W3C Audio WG meets at TPAC
The W3C Audio Working Group, the team responsible for developing the Web Audio and Web MIDI specifications, met recently at the W3C plenary meeting. Of particular interest to developers was some of the proposed changes and features expected to be added to the Web Audio API, including a simpler, reworked panner node, support for low-latency custom nodes using audio workers, side-chain compression in the DynamicsCompressor node, and support for suspending AudioContext for battery performance reasons. Although these changes have been agreed, it will take a while for them to specified and a little longer still before they start to appear in browsers, but they should make many more things possible when they arrive.
Meyda - audio feature extraction library
If you’re attempting to automatically detect the genre of a piece of music, want to separate ‘sound’ from ‘silence’, or build a Shazam-like music identification service, you’ll need to perform feature extraction on the audio. This library calculates many useful features including spectral shape, loudness and MFCC using the Web Audio API.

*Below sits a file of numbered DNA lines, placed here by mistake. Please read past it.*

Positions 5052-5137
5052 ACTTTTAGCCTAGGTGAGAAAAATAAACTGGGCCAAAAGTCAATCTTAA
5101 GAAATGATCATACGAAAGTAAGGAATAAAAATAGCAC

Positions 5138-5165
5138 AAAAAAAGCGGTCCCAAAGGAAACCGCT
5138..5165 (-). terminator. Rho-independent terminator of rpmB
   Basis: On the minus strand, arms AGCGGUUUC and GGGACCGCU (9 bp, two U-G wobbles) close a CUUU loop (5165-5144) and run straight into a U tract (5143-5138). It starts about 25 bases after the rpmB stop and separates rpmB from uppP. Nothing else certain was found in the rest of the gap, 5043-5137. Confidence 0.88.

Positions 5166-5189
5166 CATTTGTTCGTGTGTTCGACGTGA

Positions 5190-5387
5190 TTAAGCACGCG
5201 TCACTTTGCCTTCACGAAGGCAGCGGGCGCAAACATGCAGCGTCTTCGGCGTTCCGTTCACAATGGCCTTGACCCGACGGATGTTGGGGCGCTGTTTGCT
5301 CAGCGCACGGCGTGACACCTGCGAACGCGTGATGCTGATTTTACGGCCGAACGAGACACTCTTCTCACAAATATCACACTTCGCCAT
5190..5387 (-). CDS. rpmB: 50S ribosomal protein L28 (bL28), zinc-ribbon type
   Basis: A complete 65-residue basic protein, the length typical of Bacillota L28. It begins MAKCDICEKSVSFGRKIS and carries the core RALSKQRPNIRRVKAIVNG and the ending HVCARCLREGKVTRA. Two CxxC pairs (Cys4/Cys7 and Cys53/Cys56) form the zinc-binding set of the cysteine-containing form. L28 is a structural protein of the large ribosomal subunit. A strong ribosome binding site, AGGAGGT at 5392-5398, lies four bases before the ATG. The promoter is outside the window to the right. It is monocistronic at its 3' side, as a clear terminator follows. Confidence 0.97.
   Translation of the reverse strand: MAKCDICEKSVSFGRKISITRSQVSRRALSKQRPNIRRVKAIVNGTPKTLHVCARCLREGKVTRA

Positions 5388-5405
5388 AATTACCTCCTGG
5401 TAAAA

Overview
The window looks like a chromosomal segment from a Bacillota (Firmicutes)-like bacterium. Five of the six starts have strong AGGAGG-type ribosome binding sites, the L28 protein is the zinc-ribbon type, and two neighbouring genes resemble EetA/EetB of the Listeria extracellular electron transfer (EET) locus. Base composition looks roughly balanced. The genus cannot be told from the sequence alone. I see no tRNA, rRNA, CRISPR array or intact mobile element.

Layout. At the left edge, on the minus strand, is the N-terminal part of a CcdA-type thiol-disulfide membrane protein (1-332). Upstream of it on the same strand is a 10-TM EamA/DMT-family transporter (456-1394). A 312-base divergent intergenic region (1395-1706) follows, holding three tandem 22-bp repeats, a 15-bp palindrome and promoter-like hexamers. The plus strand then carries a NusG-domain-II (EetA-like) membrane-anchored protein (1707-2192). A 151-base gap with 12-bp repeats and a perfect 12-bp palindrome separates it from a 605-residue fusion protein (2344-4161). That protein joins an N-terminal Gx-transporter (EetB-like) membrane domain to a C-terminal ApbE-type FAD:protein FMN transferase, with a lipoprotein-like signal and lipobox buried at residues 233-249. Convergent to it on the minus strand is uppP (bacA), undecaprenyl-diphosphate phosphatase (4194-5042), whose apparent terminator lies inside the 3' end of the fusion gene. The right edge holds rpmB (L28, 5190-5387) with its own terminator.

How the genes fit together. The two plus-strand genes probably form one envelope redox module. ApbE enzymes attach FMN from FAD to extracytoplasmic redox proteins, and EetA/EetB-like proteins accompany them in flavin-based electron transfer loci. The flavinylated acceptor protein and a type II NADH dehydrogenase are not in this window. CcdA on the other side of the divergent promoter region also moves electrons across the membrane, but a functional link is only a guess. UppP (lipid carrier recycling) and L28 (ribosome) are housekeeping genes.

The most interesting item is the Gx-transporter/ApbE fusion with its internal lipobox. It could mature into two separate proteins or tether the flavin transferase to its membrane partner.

Headphone Surround Sound
The BBC recently broadcast a play which had been recorded for 5.1 surround sound. For those listeners who don’t have such a listening setup, they provided a “headphone surround sound” feature built using the Web Audio API. The ConvolverNode is provided with impulse responses recorded using a dummy head to process the sound so that it sounds like it is coming from a particular point in space even when listened to on headphones. Chris Pike’s post on the BBC R&D blog has more details.
Blip is an expressive sampling and looping API build on top of Web Audio. Its support for random scheduling of samples allows complex-sounding compositions to be created from simple building blocks.
I enjoyed playing with this synthesizer developed by Mitch Wells. It allows micro-tuning of the individual keys, and has a variety of interesting patches.